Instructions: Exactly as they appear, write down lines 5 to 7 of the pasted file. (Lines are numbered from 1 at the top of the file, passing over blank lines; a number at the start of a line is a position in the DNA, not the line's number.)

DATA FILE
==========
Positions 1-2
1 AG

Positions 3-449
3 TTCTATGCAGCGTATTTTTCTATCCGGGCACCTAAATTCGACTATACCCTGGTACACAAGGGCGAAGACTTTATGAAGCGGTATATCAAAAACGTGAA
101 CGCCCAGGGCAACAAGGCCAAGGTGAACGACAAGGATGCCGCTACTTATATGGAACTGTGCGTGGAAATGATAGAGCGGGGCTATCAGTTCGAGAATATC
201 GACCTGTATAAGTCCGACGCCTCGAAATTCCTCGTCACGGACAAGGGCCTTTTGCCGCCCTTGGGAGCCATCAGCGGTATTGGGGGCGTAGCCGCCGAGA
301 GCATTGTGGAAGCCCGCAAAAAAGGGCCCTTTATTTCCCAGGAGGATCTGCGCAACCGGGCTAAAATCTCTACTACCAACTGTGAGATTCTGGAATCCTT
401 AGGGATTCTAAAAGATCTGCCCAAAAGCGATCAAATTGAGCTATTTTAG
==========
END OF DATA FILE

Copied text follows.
101 CGCCCAGGGCAACAAGGCCAAGGTGAACGACAAGGATGCCGCTACTTATATGGAACTGTGCGTGGAAATGATAGAGCGGGGCTATCAGTTCGAGAATATC
201 GACCTGTATAAGTCCGACGCCTCGAAATTCCTCGTCACGGACAAGGGCCTTTTGCCGCCCTTGGGAGCCATCAGCGGTATTGGGGGCGTAGCCGCCGAGA
301 GCATTGTGGAAGCCCGCAAAAAAGGGCCCTTTATTTCCCAGGAGGATCTGCGCAACCGGGCTAAAATCTCTACTACCAACTGTGAGATTCTGGAATCCTT